Visual Arts Program

The Visual Arts Program

The Visual Arts Program

The Visual Arts Program

The Visual Arts Program

The Visual Arts Program

The Visual Arts Program

Within the Visual Arts program you can pursue a B.A. degree in Interdisciplinary Visual Arts, Art Teacher Certification for K-12, Art History, or a B.F.A. (Bachelor of Fine Arts) degree in Studio Art. Students in the BFA select a concentration from Photography, Studio Art (painting, printmaking, sculpture) or Visual Communications (graphic design or Illustration).

This curriculum provides the student with the foundation and advanced skills necessary for a career in the arts, graduate study, and preparation for a broad range of general career paths.

Minors in Art History and Studio Art are also available.

About the Program

Program Coordinator

Hannah Ueno

C. Hannah Ueno
Professor of Art
609-652-4215 | AS-236

With nationally recognized faculty members and dedicated studios for digital media, drawing, painting, print-making, photography, and sculpture, the Visual Arts program at Stockton is an excellent place to develop your skills as an artist while receiving an excellent liberal arts education.

The Visual Arts program prepares students for careers as artists, graphic designers, photographers, illustrators, and fabricators, as well as careers in education, business, galleries and museums, and not-for-profit organizations.

The B.A. in Interdisciplinary Visual Arts or Art History, or Visual Arts K-12 Teacher Education, or the BFA in Studio Art, is also the first step for students interested in graduate study in art or art history. Visual Arts students are constantly pushed to develop their critical thinking and creative problem-solving skills, which are consistently listed among the skills Fortune 500 companies desire most.

The successes of our alumni are the best evidence of the quality of our program! Graduates of the Stockton Visual Arts program have attended top-ranked graduate programs and gone on to successful careers as photographers, graphic designers, illustrators, and in museums and galleries around the county.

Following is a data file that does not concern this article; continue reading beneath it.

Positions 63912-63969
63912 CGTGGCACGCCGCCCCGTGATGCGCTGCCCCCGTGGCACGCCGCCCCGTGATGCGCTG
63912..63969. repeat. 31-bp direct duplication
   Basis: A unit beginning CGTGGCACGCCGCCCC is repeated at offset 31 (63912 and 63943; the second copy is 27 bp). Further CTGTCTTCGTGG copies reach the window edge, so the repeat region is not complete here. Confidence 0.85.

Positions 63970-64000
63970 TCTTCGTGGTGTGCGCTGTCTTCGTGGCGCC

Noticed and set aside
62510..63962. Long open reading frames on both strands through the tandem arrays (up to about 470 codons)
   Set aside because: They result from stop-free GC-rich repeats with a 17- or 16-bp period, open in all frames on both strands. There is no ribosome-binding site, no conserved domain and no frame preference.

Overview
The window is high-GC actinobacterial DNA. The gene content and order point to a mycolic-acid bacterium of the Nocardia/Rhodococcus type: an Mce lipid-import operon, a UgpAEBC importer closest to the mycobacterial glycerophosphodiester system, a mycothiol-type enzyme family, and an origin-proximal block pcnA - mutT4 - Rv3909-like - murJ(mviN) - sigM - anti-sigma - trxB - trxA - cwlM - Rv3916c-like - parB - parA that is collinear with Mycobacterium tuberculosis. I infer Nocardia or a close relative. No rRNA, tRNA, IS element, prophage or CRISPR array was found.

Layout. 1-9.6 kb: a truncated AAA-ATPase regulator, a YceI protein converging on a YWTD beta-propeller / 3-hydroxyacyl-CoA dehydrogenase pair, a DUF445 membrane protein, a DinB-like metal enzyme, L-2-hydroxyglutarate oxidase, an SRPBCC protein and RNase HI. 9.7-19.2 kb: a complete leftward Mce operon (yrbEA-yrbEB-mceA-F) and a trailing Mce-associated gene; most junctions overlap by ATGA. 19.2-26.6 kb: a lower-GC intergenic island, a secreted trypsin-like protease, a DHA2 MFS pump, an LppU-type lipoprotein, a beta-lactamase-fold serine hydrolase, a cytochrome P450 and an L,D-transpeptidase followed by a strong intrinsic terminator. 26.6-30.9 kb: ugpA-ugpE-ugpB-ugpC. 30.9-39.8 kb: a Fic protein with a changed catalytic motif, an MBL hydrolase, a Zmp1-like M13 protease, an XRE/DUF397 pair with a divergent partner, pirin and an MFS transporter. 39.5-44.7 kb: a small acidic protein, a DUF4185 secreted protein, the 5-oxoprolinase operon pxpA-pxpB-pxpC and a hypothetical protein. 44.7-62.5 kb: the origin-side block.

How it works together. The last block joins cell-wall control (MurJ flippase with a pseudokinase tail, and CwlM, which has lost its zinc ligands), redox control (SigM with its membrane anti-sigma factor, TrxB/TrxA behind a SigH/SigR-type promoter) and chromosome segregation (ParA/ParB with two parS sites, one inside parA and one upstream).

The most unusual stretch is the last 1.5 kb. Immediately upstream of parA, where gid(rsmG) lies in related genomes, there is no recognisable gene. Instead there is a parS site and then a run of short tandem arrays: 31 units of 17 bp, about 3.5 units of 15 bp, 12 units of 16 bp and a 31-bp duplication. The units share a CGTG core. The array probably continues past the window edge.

Our Mission

The mission of the visual arts program is to help students acquire the skills and conceptual framework necessary for the expression of ideas in art, design and art history, and to help them develop the basis for a lifelong pursuit of creative activity.

Visual Arts Program Statement of Solidarity


Student Testimonials

Stockton Art Gallery
Stockton Arts Garage
Program Archive


A 4-credit studio class meets 5-contact-hours per week for 15 semester weeks. In addition, students are required to complete 6th-hour assignment, ann additional hour per week, or 15 total hours per semester.

Student paiting in the studio


The Bachelor of Arts Degree (BA)

The Bachelor of Arts Degree (BA) is offered through the Visual Arts Program. While completing the Core Curriculum, students select a BA concentration in Art History, Interdisciplinary Visual Arts (VIBA), or Visual Arts K-12 Teacher Certification(EDVA). Click here for information about Portfolio Submission for VIBA and EDVA.


Students outside of the Arts and Science Building


Interdisciplinary Studio Art (VIBA) is a general studio arts degree in the Visual Arts with flexible course selection. The one-semester capstone (Senior Project), offered each spring, culminates in a project portfolio.

Designed to provide structured opportunities for liberal arts students to develop individual artistic potential and knowledge.

Click here for information about Portfolio Submission.

Art History (VHIS) is the academic discipline that studies the history and development of the visual arts, including architecture, painting, photography, prints, sculpture, and other media.

A useful supporting field for students of the visual arts, history, literature, languages, psychology, philosophy, religion, and other disciplines.

The careers most directly related to Art History are in the curatorial, education, and administrative departments of art museums and galleries.

Art history majors have found employment in fields as varied as teaching, interior design, antiques, architecture, fashion, writing, editing, and publishing.

Visual Arts K-12 Teacher Certification (EDVA) is designed for those students seeking to earn a B.A. in Visual Arts with Teacher Certification.

Although the University requires a 2.00 cumulative G.P.A., a 3.0 cumulative GPA is the minimum requirement for NJDOE Certification. A grade of C or better is required in all ARTV courses and a B- or better in all professional education courses. (For a list of all education requirements, including Praxis Core and Praxis II tests, refer to the Teacher Education section of the Bulletin.) The student is responsible for ensuring that all graduation and teacher certification requirements are fully met. Students should consult with their designated preceptors in both ARTV and EDUC on a regular basis.

The Bachelor of Fine Art Degree (BFA)

The Bachelor of Fine Art Degree (BFA) is offered through the Visual Arts Program. While completing the Core Curriculum, students select a BFA concentration in Illustration, Painting, Photography, Printmaking, Sculpture, or Visual Communications (graphic design).